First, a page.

Back to all news stories


SMTD presents comedic drama "Clybourne Park"

Photograph of Jack Kevorkian, taken in front of his painting "The Gourmet (War)" at Ariana Gallery in Royal Oak, Michigan. Courtesy the University of Michigan Bentley Historical Library.

The U-M Department of Theatre & Drama presents Clybourne Park by Bruce Norris, an award-winning provocative drama about race and real estate. Directed by John Neville-Andrews, professor of Theatre & Drama, this comic drama plays Feb. 18 at 7:30 p.m., Feb. 19 & 20 at 8 p.m., and Feb. 21 at 2 the Lydia Mendelssohn Theatre.

From his writing debut in 1992 with The Actor Retires, Bruce Norris has built a reputation for his provocative work: “There’s nothing better than the feeling of coming into the room and feeling that something dangerous is happening,” he told the London Evening Standard upon winning the paper’s award for Best Play for Clybourne Park. The play debuted Off-Broadway at Playwrights Horizon in New York City in 2010, and made its way to London’s West End before returning to Broadway. The comedy is the first play to win the triple crown of playwriting—the Pulitzer Prize and Laurence Olivier Award for Best Play in 2011, followed by the Tony Award for Best Play in 2012. His other plays include Domesticated (which just closed at the Steppenwolf Theatre in Chicago where he is an ensemble member), The Infidel (2000), Purple Heart (2002), We All Went Down to Amsterdam (2003), The Pain and the Itch (2004), The Unmentionables (2006) and A Parallelogram (2010).

A spin-off of Lorraine Hansberry’s seminal 1959 work A Raisin in the Sun, Norris’s Clybourne Park portrays the families that reside at 406 Clybourne Park before and after the Younger family. Unable to convince the Youngers to sell (which is dramatized in Hansberry’s play), neighborhood-association chair Karl Linder comes to try to convince homeowners Russ and Bev to pull out of the deal in order to preserve their all-white neighborhood. But Russ and Bev have their own reasons for wanting to move, not the least of which is the lack of the so-called “community” that Karl is trying so hard to evoke. Five decades later, the descendants of the Youngers fight their own battle against gentrification when the new white owners of the house declare their plan to tear the house down and to build a much larger house. Filled with sharp comedy and provocative interplay, Clybourne Park examines through the prism of property how far the country has come and how far we need to go when faced with talking about race.

“Norris’s play about race, racism, and real estate is artfully written and extremely funny,” states director Neville-Andrews. “Many Americans live in a predicament concerning racial issues: desperate to be straightforward and inclusive on one hand, but panicky about expressing a thoughtless or offensive perspective on the other. And so it is with the characters in Clybourne Park. As the tension rises in the play, the characters adopt ‘code speak’ to camouflage their true feelings. The two acts of the work have been categorized respectively as a tragedy and a comedy. The comedy of Act II is somewhat dark and offensive, which is good. Any play that can make the audience laugh and realize ‘why am I laughing at this—I shouldn’t be laughing’ deserves to be seen. The way you see each act might rely on your own race, your own ‘politically correct’ way of thinking, and your own ‘code speak’ when it comes to racial issues.”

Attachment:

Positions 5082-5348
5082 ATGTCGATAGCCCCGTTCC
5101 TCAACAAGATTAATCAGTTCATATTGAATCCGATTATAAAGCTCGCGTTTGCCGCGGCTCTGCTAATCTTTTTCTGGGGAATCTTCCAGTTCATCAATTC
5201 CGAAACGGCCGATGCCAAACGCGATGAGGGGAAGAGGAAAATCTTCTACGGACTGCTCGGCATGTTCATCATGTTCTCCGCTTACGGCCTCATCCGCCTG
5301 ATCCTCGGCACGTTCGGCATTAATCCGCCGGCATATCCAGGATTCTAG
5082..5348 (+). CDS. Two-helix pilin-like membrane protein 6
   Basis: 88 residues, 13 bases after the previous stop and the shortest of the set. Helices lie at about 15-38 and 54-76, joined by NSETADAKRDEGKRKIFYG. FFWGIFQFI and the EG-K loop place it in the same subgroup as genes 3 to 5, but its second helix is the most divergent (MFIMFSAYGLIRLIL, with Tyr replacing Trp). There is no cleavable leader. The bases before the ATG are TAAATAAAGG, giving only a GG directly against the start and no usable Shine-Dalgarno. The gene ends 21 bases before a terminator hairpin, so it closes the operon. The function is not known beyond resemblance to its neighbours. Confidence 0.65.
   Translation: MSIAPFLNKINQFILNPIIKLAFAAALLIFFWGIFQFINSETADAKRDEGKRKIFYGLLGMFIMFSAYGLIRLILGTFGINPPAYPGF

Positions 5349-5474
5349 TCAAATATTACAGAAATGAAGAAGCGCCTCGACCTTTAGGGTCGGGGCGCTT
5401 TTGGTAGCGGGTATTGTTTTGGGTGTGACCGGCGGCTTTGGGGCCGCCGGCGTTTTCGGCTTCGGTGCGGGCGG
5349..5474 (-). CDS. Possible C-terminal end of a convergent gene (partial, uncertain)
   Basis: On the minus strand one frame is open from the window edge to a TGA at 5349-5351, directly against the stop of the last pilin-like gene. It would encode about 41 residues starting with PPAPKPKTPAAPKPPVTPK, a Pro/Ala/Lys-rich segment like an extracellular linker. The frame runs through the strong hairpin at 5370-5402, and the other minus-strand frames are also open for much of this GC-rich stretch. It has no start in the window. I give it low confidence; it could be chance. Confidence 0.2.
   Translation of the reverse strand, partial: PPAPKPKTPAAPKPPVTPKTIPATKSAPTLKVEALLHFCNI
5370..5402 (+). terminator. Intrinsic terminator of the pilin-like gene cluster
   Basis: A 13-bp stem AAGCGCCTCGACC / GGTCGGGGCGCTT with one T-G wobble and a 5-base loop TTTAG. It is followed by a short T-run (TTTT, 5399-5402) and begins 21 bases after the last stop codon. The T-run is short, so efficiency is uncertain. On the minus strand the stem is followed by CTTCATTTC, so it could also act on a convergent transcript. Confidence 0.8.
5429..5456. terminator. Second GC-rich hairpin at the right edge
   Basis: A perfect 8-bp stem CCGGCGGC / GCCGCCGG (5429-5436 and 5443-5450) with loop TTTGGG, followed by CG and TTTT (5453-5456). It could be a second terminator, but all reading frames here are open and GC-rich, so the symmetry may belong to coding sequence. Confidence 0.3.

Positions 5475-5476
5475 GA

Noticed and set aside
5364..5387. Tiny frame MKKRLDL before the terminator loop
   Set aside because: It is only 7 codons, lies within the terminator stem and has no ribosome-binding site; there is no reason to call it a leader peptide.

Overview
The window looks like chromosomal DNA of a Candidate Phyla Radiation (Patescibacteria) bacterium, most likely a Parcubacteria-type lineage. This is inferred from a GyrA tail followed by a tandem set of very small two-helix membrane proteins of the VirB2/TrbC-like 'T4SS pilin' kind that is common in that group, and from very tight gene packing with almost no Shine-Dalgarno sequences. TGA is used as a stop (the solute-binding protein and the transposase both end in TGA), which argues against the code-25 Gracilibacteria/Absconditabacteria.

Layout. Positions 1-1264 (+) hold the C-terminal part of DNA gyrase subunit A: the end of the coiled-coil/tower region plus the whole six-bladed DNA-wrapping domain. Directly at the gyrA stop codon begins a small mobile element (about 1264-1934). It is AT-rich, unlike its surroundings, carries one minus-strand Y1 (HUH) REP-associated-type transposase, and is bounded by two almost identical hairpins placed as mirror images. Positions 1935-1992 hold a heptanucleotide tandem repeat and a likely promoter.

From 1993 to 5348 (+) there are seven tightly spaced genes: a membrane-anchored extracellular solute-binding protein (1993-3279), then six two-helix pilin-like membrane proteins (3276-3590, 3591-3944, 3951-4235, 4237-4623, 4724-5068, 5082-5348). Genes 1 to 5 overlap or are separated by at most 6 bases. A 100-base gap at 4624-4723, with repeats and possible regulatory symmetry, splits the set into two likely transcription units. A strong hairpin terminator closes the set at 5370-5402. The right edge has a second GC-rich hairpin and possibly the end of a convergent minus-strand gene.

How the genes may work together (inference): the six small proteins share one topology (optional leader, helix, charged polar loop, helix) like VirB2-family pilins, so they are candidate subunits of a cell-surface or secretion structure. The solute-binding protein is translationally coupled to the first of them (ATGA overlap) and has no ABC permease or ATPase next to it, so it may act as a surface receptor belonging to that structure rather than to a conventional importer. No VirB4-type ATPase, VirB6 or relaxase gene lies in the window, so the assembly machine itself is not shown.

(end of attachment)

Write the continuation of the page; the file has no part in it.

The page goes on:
Madeline Rouverol as Bev attempts to give a chafing dish to her maid Francine, played by Blair Prince, in Act One “Clybourne Park,” presented by the U-M SMTD Dept. of Theatre & Drama

Joining Neville-Andrews on the artistic team for Clybourne Park is scenic designer Gary Decker (Henry IV, Part 1) an Asst. Professor of Theatre & Drama in the Department of Theatre & Drama. Junior BFA Design & Production major Janak Jha (American Idiot) serves as lighting designer. The costume design is by Asst. Professor of Theatre & Drama Christianne Meyers (How to Deceive Your Family), with a sound design by Associate Professor of Theatre & Drama Henry Reynolds (Henry IV, Part 1).
Following the Friday performance of Clybourne Park will be Curtain Calls, a post-performance discussion moderated by Neville-Andrews. The discussion also features members of the cast and artistic staff. Curtain Calls for Clybourne Park offers an opportunity for audience members to talk with the artists about the play. The discussion is free and open to all.

Ticket prices for performances of Clybourne Park are $28 and $22 reserved seating. Student tickets are $12 with ID. Tickets are available in person at the League Ticket Office, located within the Michigan League. The Ticket Office is open from 9 a.m.–5 p.m., Monday through Friday and 10 a.m.–1 p.m. on Saturday. Order by phone at (734) 764-2538. All major credit cards are accepted. Tickets may also be ordered online at The Mendelssohn Theatre, located at 911 N. University Ave., is wheelchair accessible and equipped with an infrared listening system for hearing enhancement. This play contains strong language and themes, and is recommended for mature audiences.

Continue Reading